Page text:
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Kallikak

6502
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    http://school.anhb.uwa.edu.au/personalpages/kwessen/web/Collection.html

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    Sydney
  1. Only one battery is needed to start up a Mac II - but it has to be the right one. The CMOS battery is not important for startup.
  2. I love the 6502. Cleary it has limitations, but in many respects it is a magnificent chip. The Z80 is quite different, and also grand in its way. There are many things that are easier to do on one than the other, but given the choice I tend to go with the 6502. If only they'd put the extra 65C02 features in from the start... Ken
  3. The fuse is rated 1.6A/250V and has blown. There was no storm or other problem. The board is certainly charred - but only after I remove the dodgy components and clean it up will I be able to see the full extent of the damage. Ken
  4. OK - it's taken me until today to give this more attention. To keep things going I just swapped the Plus motherboard and back case with my 512Ke. Here are a couple of pics of the analog board. Clearly the damage is quite extensive. http://school.anhb.uwa.edu.au/personalpages/kwessen/Home/PlusAnalog1.jpg http://school.anhb.uwa.edu.au/personalpages/kwessen/Home/PlusAnalog2.jpg Ken
  5. Google for macsbug - there are several guides about. Or buy a second hand copy of Scott Knaster's Mac programming book - that's the best reference. Ken
  6. I just had a fairly catastrophic failure of my Mac Plus analog board. A few components are seriously charred, and though I haven't removed the board yet to check over thoroughly (it's too late at night to start doing this properly), I expect there will be too much damage for anything other than a replacement. A disturbing aspect is that this failure occurred while the machine was turned off... I had used it about an hour earlier, turned it off, but left it plugged in. Next thing I know is that the magic smoke has escaped from the Plus and filled up the living room. (My wife was not partic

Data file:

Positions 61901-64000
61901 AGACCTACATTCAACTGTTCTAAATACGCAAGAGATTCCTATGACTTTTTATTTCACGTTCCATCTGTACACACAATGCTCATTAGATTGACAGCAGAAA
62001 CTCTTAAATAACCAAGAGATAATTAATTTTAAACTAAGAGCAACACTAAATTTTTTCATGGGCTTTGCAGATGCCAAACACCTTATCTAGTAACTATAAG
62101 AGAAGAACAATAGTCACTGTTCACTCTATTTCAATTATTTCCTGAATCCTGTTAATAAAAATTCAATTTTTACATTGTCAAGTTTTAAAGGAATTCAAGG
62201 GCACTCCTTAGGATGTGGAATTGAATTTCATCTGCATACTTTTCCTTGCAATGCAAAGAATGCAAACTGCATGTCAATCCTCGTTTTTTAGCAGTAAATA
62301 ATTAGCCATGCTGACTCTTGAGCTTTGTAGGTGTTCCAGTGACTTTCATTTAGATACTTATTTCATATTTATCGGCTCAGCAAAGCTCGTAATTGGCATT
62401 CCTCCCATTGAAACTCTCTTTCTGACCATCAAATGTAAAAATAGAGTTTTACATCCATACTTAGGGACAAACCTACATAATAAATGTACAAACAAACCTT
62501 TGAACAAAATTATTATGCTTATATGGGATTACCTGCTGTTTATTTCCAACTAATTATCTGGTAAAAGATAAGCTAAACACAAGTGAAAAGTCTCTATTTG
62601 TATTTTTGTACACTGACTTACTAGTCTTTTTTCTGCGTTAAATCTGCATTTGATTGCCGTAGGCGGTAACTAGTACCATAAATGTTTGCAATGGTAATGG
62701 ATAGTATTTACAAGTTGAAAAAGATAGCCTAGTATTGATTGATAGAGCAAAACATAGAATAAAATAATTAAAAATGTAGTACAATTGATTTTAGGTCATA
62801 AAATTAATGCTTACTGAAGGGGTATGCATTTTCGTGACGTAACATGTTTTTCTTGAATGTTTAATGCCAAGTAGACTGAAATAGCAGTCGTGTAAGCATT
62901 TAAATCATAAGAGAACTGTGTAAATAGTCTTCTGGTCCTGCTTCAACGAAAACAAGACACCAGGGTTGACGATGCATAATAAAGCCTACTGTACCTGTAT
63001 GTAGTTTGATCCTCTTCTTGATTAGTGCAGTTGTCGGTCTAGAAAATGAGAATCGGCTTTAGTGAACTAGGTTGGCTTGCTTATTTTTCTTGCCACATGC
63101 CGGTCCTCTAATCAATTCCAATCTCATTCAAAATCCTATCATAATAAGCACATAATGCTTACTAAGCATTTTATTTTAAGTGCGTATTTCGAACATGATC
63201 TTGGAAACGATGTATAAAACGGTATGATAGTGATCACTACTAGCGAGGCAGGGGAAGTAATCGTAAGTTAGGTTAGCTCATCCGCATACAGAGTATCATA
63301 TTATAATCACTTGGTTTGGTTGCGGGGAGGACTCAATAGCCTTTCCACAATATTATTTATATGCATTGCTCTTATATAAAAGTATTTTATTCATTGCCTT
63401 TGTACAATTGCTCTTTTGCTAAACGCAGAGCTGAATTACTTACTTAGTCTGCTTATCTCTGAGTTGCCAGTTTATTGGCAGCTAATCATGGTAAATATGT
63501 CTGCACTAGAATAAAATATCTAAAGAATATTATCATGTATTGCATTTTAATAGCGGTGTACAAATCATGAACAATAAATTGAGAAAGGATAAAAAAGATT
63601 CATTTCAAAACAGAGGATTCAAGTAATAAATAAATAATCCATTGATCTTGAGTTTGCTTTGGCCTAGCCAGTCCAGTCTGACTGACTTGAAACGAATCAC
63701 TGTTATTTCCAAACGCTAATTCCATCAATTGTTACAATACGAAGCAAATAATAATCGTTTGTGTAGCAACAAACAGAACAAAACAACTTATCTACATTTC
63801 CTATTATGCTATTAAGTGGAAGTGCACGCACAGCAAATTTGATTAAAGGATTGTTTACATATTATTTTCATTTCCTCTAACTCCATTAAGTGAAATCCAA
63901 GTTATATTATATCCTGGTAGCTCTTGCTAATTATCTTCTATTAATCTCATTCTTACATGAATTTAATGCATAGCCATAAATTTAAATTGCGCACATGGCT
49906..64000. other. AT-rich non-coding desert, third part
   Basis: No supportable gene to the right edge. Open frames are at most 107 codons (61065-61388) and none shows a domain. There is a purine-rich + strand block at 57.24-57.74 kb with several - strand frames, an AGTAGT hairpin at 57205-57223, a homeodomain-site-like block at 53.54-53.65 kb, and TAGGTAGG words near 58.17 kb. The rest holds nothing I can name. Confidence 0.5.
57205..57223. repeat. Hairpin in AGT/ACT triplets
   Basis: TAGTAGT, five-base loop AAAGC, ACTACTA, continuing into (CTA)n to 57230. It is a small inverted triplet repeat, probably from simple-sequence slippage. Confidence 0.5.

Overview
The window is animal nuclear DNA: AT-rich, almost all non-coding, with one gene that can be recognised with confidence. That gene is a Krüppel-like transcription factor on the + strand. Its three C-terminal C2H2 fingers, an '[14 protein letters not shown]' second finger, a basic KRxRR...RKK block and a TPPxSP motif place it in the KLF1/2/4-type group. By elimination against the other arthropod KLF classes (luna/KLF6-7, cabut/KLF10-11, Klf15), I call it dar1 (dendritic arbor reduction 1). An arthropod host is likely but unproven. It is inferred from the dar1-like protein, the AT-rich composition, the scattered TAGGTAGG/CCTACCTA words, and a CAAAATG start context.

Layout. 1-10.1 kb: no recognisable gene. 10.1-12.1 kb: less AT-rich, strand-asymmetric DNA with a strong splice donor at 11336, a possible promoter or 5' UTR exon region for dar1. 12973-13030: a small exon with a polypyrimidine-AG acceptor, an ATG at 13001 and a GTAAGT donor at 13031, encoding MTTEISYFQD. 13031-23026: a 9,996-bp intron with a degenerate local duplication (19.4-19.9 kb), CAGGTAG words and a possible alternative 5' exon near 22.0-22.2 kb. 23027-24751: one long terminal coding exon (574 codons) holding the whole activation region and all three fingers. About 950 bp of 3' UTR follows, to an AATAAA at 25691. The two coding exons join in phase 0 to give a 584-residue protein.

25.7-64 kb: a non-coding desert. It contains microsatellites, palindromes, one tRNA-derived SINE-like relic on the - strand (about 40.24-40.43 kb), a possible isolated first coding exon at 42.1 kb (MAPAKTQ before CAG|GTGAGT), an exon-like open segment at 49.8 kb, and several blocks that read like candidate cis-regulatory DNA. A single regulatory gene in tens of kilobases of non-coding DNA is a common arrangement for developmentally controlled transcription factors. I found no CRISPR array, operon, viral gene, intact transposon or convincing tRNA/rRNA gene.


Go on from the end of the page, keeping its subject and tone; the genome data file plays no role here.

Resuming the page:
7. When writing mathematical software to run on a FPU-less machine, using fixed point rather than floating point for non-integer calculations usually results in significant speed improvement. This approach is well supported in SANE, but comes with some loss of precision. Ken
  8. The original poster did not indicate which high level language. For C and Pascal, the 6502 hardware stack limitation is an issue and limits recursion, but for Forth, say, there is no real problem since the data and return stacks are separate. (The same "trick" could be built into a 6502 C compiler of course.) On the other hand, maybe the original question implies a desire to program 6502 assembly on a mac? That's certainly possible as well - I think I'd use OrgASM (try searching for that! ) and MPW. Ken
  9. What will you do once you have everything?
  10. I just tried starting up my 128K Mac with an 800K 6.0.8 system disk - and I may as well have put in a slice of toast. It found absolutely nothing of interest - no Happy Mac, just eject and the flashing X. Ken
  11. Given that no Happy Mac appears in the absence of a System File, it must somehow be finding it or at least becoming aware of its presence. I'd suggest formatting an 800K disk, copying System 1 onto it (presumably only using the "first" 400K), and then seeing how far the boot up process gets. If at least the Happy Mac appears, I'd then delete the System File and ensure that it appears no longer. I always understood that where there was overlap, HFS control structures were expansions of MFS ones. If that is the case, it is not surprising that the 64K ROMs can make some sense of an 80
  12. It may have been possible once, but the current versions of Basilisk will not do the job. I'm quite surprised to hear 6.0.8 works on an LC II - it was never advertised as such. I put 6.0.8L on mine and never even thought of trying the normal version.
  13. That's certainly weird. A Performa 200 and a Classic II don't even have differing gestaltID's, so I don't know how the installer can tell the difference...
  14. Ah - I forgot the 150 was IDE as well. Also, keep in mind that not all PowerBooks support SCSI disk mode. Specifically, the 140 and 170 don't, and possibly some others.
  15. One big advantage of the 190 over any other 68K powerbook is it uses an IDE hard drive. 2.5" SCSI is getting quite hard to come by these days...
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